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Re: Please explain the role of the W3C in the continuing development of HTML

From: Nathan <nathan@webr3.org>
Date: Wed, 16 Feb 2011 00:31:04 +0000
Message-ID: <4D5B1AC8.6090602@webr3.org>
To: Ian Hickson <ian@hixie.ch>, Jeffrey Jaff <jeff@w3.org>
CC: www-archive <www-archive@w3.org>, Ian Jacobs <ij@w3.org>
Ian Hickson wrote:
> On Tue, 15 Feb 2011, Nathan wrote:
>> Ian Hickson wrote:
>>> On Tue, 15 Feb 2011, Nathan wrote:
>>>> The W3C timeline and model of releasing major versions "5" "6" is 
>>>> far too slow, whilst the WHAT WG Living Standard is a constantly 
>>>> moving target that the common web folk simply can't keep up with.
>>>>
>>>> It would be great to see the two approaches balanced such that 
>>>> announcements are made like "HTML has just been updated, features 
>>>> a,b have been added, bugs h,j,k have been fixed and z has been 
>>>> deprecated".
>>> Why do people want a specification of HTML with known bugs but without 
>>> those bugs being fixed as soon as possible? Wouldn't referring to a 
>>> specification with known bugs be harmful to interoperability?
>> Indeed, perhaps I haven't been clear, I'm suggesting that if bugs h,j,k 
>> have been fixed and are ready to push to the rec, then agree they are 
>> fixed and push them, not to wait 18 months until features a,b are also 
>> ready to be pushed.
> 
> So what you're really describing is a situation where we have two living 
> standards, one with new features and one with only features that are 
> widely implemented? I guess that could make sense; having one for people 
> who only want to use features that are widely implemented, and one for 
> people who are implementing the features or on the bleeding edge.

[the important message is in the last few paragraphs]

Yes, something like that, it's (unsurprisingly) comparable to the common 
software development lifecycle, like that of the browsers, for example 
google chrome, a dev channel, a beta channel, a stable channel, and 
where none of those channels exactly matches a major revision number 
(for very long, at least). I'd suggest that there are definitely at 
least 3 channels for HTML and web apps specifications, for example if 
you consider websql and indexeddb, both of those would have a dev 
channel, and a beta channel, but neither of them has a stable channel yet.

This setup is extremely common, and appears to work for the web 
community on an opt in basis, for example my mother uses the stable 
channel of chrome, my partner uses the beta, and I use both the beta and 
the dev channel for different purposes.

HTML and the long term "living" standards need the same setup, you want 
and need the dev channel (and you're own canary/working/untested 
channel), I want the dev and the beta channel, a large proportion of the 
web, and w3c member orgs want and need the stable channel.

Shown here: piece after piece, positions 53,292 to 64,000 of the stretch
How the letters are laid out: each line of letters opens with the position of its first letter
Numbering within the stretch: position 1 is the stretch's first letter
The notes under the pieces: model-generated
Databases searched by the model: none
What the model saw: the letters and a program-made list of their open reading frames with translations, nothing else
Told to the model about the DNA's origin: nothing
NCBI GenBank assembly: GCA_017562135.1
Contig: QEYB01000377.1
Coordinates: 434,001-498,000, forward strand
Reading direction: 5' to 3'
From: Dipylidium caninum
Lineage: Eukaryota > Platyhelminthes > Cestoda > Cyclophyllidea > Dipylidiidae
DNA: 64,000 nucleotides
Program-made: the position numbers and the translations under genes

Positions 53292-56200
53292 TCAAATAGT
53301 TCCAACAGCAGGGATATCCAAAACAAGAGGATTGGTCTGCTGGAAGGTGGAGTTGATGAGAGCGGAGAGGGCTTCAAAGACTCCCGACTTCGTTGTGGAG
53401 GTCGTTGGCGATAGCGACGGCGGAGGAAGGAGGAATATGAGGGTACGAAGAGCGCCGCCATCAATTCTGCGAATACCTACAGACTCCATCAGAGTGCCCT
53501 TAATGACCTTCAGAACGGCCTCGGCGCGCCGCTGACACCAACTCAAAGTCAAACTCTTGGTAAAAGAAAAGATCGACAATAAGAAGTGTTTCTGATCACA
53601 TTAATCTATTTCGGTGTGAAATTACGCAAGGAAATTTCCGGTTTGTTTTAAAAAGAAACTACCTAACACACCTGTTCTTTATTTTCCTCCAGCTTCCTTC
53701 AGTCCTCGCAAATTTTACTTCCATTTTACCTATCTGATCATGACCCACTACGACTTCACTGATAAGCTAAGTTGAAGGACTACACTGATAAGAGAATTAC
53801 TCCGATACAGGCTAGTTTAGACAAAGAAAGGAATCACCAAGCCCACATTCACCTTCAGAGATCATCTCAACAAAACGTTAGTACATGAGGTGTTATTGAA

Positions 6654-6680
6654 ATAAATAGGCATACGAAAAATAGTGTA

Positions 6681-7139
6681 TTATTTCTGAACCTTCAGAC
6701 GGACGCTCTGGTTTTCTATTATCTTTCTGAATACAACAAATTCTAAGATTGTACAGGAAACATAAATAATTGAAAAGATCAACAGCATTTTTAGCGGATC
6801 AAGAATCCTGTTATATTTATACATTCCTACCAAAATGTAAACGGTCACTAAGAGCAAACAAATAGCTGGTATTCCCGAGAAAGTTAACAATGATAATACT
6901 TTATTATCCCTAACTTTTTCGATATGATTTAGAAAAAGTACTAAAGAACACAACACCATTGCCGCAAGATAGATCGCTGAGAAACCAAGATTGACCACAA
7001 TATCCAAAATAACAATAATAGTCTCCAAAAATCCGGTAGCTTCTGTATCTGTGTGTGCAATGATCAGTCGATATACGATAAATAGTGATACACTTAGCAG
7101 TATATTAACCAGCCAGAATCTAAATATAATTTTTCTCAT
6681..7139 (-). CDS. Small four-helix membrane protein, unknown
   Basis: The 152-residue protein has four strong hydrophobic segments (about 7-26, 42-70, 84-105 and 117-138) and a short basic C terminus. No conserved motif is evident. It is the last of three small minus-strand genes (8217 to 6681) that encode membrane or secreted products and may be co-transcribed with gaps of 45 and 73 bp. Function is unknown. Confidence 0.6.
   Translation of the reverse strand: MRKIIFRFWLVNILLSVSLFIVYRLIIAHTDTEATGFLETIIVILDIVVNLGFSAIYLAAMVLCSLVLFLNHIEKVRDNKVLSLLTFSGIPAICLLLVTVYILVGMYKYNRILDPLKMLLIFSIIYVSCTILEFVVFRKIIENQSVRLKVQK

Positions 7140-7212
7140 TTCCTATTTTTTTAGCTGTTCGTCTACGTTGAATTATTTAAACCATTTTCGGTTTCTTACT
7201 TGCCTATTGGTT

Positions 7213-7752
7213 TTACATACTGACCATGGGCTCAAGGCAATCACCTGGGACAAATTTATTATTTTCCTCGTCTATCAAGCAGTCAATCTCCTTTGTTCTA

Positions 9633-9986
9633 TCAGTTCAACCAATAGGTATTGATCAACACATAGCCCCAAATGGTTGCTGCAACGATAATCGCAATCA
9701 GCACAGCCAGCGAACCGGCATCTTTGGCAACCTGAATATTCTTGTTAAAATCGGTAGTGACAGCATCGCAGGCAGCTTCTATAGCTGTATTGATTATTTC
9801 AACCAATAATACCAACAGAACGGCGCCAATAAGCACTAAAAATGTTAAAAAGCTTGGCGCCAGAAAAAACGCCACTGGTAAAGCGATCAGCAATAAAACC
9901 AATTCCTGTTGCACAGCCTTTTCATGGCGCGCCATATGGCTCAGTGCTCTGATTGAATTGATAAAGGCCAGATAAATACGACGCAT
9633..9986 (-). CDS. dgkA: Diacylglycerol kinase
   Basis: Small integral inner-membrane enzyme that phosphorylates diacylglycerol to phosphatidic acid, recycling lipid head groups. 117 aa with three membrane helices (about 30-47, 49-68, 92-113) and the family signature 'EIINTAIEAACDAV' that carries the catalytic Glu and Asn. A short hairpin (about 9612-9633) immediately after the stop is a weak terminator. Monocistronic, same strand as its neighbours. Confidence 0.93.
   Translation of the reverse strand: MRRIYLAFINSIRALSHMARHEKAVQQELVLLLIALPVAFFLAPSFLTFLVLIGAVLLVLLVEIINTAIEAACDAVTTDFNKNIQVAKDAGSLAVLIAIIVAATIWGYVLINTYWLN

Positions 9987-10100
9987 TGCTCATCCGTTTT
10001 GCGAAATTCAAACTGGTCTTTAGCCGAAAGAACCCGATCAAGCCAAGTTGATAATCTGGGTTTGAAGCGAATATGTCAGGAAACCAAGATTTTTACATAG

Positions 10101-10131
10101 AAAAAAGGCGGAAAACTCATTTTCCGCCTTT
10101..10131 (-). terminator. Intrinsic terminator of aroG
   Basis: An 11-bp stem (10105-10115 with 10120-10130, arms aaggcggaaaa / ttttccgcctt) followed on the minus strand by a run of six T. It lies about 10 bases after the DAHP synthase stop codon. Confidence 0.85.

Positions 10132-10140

> The W3C does not provide this (and to my knowledge, has no plans to -- in 
> fact the W3C process doesn't have a mechanism in place for this kind of 
> thing currently).

Neither the WHAT WG or the W3C provide the above, the W3C is in fact 
somewhat closer to the model because it has all the channels but still 
follows an older (and much slower) "WD/LC/CR/PR/REC" model, which is 
somewhat similar to the alpha, rc1, rc2 type release cycle in the 
software world, whilst the WHAT WG effectively only offers the 
dev/canary channel as a "living standard" with notes as to the stability 
of features.

> The WHATWG spec kind of provides this, in that each section is labeled 
> with how stable it is by an annotation in the margin. We could publish two 
> specs, though, removing all the new fetures from one of them... would that 
> help? They'd still be living standards, not specs with a cycle, but we 
> could omit less stable features from one of the specs. Not sure how useful 
> it would really be, people seem to have had no trouble using the features 
> from "HTML5" long before any aspect of the relevant specs have been 
> labeled as finished at the W3C.

Sorry to pop everyones bubble here, but middle 80% of the web (read as 
nearly every developer working in a web design/development agency) is 
uncatered for by both W3C and WHAT WG, they're all saying "where's HTML 
5" and waiting for new features, some of which (not all) they could 
already be using today - for them the same scenario could continue when 
"HTML 6" is being developed. The 10% at the only very stable please end 
of the spectrum is handled by W3C (and they don't appreciate the WHAT WG 
release cycle), and WHAT WG handles the other 10% at the bleeding edge 
end of the spectrum (and they don't appreciate the W3C release cycle).

WHAT WG, your living standard cutting edge developer version will always 
exist, and by definition has to, so that 10% you cater for always will 
be catered for regardless.

W3C, your stable far from cutting edge version will always exist, and by 
definition has to (because there's always an old stable version 
somewhere), so that 10% you currently cater for always will be catered 
for regardless.

Now, what I'm saying here, is where's the release cycle for the 80% of 
the web? the majority, the people like me.?

That's the request and the void that needs filled - please, all of you 
in HTML land, work it out soon, whatever concessions have to be made. 
Even if the current status-quo of "HTML 5" LC through to REC in 2014 
stays, and the "Living Standard" stays, at least get a semi stable beta 
channel up there on /TR/, updated quite regularly (3 month rule please) 
and point to it from all angles as a reference for the rest of us.

Hope this mail finds you all well :)

Best,

Nathan
Received on Wednesday, 16 February 2011 00:32:59 GMT

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